Souping my own Velvia&Astia

Discussion in 'Color: Film, Paper, and Chemistry' started by jgoeden, Jan 13, 2006.

  1. jgoeden

    jgoeden Member

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    Hey all, my first thread here. Used to be a big betterphoto.com fan but they're getting stupid. They're all digi happy film haters and they are way to amateur for me to excel. Anyways. I live in a town where NO ONE does E-6. The cheaped mail out would be around $13-$15 a rol with shipping and everything. I glanced through a couple posts on here and found ya'll talking about JD PHOTOCHEM. $28 for two E-6 kits doesn't sound too bad. Anyways I hear this is a hard process. Is it? What about color temp having to be within 1 degree F (a rumor i heard), shouldn't a big bowl of the same temp water do the trick? I soup my own B&Ws so will this be an easy learning curve? Sry for the long post. Thx for the help ahead of time.
     
  2. wildbill

    wildbill Member

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    Andi.com E-6 mailers are 6.79 each plus stamps.
     
  3. jgoeden

    jgoeden Member

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    alrighty i'll keep that in mind. just to be a pain...so i don't have to wait on mail order when i shoot some portraits in my house, is it a relatively easy process for the kitchen?
     
  4. markbb

    markbb Member

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    I'ts no different than B&W, other than strict temperature control. You've got to be able to keep the tank and chemicals at 38 C throughout (or at least for the first couple of steps). Try it out first without any film or chems, just water. Use a themometer to check the temp every now and then.
     
  5. Ronald Moravec

    Ronald Moravec Member

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    Stainless tanks will help with the tight temp control for the first developer. Make the water bath a deep as you can. Agitation is 1 per 15 sec.

    Cost is high unless you process a lot of film. x rolls per kit is based on reusing the chemicals 2 or more times. However the once used chemicals have a short life so saving up two or three rolls is is way to go.

    I found the Kodak 6 step gave the best colors. You can replace individual components for the Kodak kit. The first developer has the shortest life. Measure the volume of the individual components when you first open them and then you can mix smaller quantities if you are careful provided you decant the remaining into smaller botter to retard spoiling.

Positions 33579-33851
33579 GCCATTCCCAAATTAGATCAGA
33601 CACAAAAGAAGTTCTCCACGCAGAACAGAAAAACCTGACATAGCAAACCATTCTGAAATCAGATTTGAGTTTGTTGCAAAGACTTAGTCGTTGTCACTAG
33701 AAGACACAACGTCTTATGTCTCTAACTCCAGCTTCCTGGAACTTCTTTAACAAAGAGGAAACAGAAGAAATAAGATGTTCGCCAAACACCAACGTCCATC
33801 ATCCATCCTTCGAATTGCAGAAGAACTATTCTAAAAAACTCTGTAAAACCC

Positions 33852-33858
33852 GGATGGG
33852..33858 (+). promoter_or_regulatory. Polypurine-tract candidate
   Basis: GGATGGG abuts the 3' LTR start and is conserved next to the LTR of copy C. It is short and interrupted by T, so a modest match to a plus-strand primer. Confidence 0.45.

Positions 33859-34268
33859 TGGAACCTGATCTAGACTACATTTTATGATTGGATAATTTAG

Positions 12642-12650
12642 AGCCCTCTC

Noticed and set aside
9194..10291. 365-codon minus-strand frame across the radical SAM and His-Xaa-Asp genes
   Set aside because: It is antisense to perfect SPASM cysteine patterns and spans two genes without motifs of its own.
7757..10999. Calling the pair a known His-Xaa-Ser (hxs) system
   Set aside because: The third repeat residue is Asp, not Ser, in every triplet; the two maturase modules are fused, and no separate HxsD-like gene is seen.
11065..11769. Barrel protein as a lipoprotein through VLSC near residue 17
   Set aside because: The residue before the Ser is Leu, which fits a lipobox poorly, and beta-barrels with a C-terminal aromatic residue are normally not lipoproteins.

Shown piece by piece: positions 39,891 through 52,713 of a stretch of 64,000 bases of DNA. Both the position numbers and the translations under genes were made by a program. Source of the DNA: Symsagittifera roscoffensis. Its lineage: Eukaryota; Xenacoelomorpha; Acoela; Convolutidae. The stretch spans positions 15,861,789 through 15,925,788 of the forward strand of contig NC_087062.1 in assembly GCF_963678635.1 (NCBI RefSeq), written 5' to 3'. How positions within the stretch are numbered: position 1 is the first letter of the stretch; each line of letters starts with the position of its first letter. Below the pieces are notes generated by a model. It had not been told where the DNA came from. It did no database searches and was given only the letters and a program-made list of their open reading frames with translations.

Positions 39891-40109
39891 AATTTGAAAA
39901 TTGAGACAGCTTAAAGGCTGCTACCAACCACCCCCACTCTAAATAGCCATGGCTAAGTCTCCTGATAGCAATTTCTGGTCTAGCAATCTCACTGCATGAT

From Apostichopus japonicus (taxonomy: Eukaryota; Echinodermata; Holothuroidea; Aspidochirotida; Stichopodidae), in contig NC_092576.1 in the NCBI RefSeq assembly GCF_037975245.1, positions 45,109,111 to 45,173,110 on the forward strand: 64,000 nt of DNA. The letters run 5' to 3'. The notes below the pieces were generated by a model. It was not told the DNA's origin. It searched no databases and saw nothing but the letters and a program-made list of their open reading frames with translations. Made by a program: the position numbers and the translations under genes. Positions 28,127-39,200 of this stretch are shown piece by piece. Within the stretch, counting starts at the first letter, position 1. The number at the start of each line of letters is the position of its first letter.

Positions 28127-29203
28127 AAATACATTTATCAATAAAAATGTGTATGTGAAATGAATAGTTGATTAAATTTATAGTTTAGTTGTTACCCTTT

Contamiinination of chemicals will drive you nuts so be very careful with measuring beakers and storage containers. I used to use 6 two roll stainless tanks, one tank for each step, and a lift rod in total darkness. Never used the caps/lids. Agitation is lift and twist and down. Next cycle twist in the opposite direction.

    The bleach is aerated using an aquarium pump.

    Personally I would send it out. I only did it to overexpose/underdevelope to reduce contrast for reversal printing. Color neg printing is far better today and is my choice, but you need a lab that uses the lower contrast profesional paper. Recommend AIPROLAB.com. You can even send photoshopped negs over the internet and you get a print back. Neil is not cheap, but the work is first class. If the pic is no good, it will be your fault. You will need a pass word to send to his server and folder the file. Then follow up with an E-mail telling him it is there.

    I see no need for tranny film today. Shoot color neg, scan it into the computer, and use one of the LCD projectors. No dust or flatness to contend with. Back up your files.

    Best of luck.
     
  6. Jordan

    Jordan Member

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    Hi -- Rather than repeating it all here, I'll link to an article I wrote a while back on home E6 processing. It's very doable (I used Tetenal 3-bath kits) but you need to have a pretty high throughput (unless you buy the 50L Kodak 6-bath kits and dilute as needed).

    http://www.photosensitive.ca/slides.shtml
     
  7. nworth

    nworth Subscriber

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    It's a very easy process. Somewhat tedious, but easy. The only fussy thing is the temperature in the first developer. The other solutions work to completion, and, although they need to be at about the same temperature as the developer, they are more tolerant of temperature and timing. I use a Jobo to process E-6, which takes care of the temperature and agitation issues for me. But I have processed E-6 in plastic and stainless steel tanks without any problems or fuss. You handle the film just like black and white, and agitate just like black and white. A simple water bath in a dishpan will hold the temperature accurately enough.

    A thought on temperature control: you might try a fish tank with a thermostaticly controlled heater as a water bath. Put a little stand in it (maybe a full can of soup?) to support the developing tank. You can set the solution bottles in there too. I've used fish tank heaters for color processing, and they work great.
     
  8. sanderx1

    sanderx1 Member

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    The tetenal 1 litre E6 kit claims to be sufficent for 12 films (process 2 at a time) and yields a cost of approx. 3 eur per roll and the 5 litre kit yields 1.5 eur / roll . And this is despite the kit having vat @ 21%. However, so far I have not taken the plunge to using it as I can simply have e6 processed without too much hassle and at about 4.5 EUR/roll. I guess I might be looking at it at some point, esp if I end up with a lot of uprocessed E6 in my hands.

    There is no such thing as a E6 processing mailer here.